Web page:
|PostgreSQL Reference Manual - Volume 3 - Server Administration Guide|
by The PostgreSQL Global Development Group
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4.7.3 What To Log
These parameters enable various debugging output to be emitted.
For each executed query, they print
the resulting parse tree, the query rewriter output, or the
debug_pretty_printindents these displays to produce a more readable but much longer output format.
DEBUG1or lower to actually send this output to the client or the server log, respectively. These parameters are off by default.
- This outputs a line to the server log detailing each successful connection. This is off by default, although it is probably very useful. Some client programs, like psql, attempt to connect twice while determining if a password is required, so duplicate “connection received” messages do not necessarily indicate a problem. This parameter can only be set in the ‘postgresql.conf’ file or on the server command line.
This outputs a line in the server log similar to
log_connectionsbut at session termination, and includes the duration of the session. This is off by default. This parameter can only be set in the ‘postgresql.conf’ file or on the server command line.
Causes the duration of every completed statement to be logged.
The default is
off. Only superusers can change this setting. For clients using extended query protocol, durations of the Parse, Bind, and Execute steps are logged independently.
Note: The difference between setting this option and setting
log_min_duration_statementto zero is that exceeding
log_min_duration_statementforces the text of the query to be logged, but this option doesn't. Thus, if
log_min_duration_statementhas a positive value, all durations are logged but the query text is included only for statements exceeding the threshold. This behavior can be useful for gathering statistics in high-load installations.
This is a
printf-style string that is output at the beginning of each log line. The default is an empty string. Each recognized escape is replaced as outlined below - anything else that looks like an escape is ignored. Other characters are copied straight to the log line. Some escapes are only recognized by session processes, and do not apply to background processes such as the main server process. Syslog produces its own time stamp and process ID information, so you probably do not want to use those escapes if you are using syslog. This parameter can only be set in the ‘postgresql.conf’ file or on the server command line.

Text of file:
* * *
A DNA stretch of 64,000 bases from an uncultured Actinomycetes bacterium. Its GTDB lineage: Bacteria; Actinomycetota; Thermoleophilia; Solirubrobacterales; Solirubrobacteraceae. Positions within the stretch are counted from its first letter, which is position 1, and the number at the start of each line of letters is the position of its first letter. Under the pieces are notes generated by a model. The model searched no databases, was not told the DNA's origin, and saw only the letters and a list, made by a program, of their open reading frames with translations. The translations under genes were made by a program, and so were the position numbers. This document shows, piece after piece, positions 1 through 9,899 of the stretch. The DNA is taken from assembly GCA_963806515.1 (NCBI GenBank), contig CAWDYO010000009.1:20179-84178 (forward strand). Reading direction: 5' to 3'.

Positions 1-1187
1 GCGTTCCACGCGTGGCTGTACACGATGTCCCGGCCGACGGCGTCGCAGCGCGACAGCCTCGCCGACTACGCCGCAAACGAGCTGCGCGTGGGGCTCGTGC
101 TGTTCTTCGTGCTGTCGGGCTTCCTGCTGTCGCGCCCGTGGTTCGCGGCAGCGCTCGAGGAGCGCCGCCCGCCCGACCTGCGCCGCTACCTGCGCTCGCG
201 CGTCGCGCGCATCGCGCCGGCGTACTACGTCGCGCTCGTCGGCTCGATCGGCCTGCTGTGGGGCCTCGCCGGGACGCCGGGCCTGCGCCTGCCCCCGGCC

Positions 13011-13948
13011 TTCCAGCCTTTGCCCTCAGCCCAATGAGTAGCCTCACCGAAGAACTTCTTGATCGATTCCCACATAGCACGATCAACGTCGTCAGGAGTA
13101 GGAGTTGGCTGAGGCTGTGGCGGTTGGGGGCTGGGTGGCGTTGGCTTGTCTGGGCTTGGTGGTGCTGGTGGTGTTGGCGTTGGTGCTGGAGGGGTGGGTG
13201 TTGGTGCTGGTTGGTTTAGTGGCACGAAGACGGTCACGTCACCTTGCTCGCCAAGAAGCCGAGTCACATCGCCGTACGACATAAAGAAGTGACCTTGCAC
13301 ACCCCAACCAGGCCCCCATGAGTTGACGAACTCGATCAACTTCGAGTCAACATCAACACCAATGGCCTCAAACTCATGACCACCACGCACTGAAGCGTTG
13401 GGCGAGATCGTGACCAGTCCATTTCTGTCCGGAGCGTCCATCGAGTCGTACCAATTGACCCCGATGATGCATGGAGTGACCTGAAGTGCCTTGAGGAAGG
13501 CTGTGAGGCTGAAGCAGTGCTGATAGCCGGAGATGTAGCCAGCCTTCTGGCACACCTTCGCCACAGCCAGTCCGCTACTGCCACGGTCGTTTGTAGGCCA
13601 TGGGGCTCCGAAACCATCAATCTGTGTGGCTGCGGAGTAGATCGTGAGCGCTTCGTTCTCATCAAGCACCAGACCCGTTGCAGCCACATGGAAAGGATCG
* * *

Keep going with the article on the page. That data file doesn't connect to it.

Escape Effect Session only
User name yes
Database name yes
Remote host name or IP address, and remote port yes
Remote host name or IP address yes
Process ID no
Time stamp (no milliseconds, no timezone on Windows) no
Time stamp with milliseconds no
Command tag: This is the command that generated the log line. yes
Session ID: A unique identifier for each session. It is 2 4-byte hexadecimal numbers (without leading zeros) separated by a dot. The numbers are the session start time and the process ID, so this can also be used as a space saving way of printing these items. yes
Number of the log line for each process, starting at 1 no
Session start time stamp yes
Transaction ID yes
Does not produce any output, but tells non-session processes to stop at this point in the string. Ignored by session processes. no
Controls which SQL statements are logged. Valid values are
ddllogs all data definition statements, such as
ddlstatements, plus data-modifying statements such as
EXPLAIN ANALYZEstatements are also logged if their contained command is of an appropriate type. For clients using extended query protocol, logging occurs when an Execute message is received, and values of the Bind parameters are included (with any embedded single-quote marks doubled). The default is
none. Only superusers can change this setting.
Note: Statements that contain simple syntax errors are not logged even by the
allsetting, because the log message is emitted only after basic parsing has been done to determine the statement type. In the case of extended query protocol, this setting likewise does not log statements that fail before the Execute phase (i.e., during parse analysis or planning). Set
ERROR(or lower) to log such statements.
- By default, connection log messages only show the IP address of the connecting host. Turning on this parameter causes logging of the host name as well. Note that depending on your host name resolution setup this might impose a non-negligible performance penalty. This parameter can only be set in the ‘postgresql.conf’ file or on the server command line.
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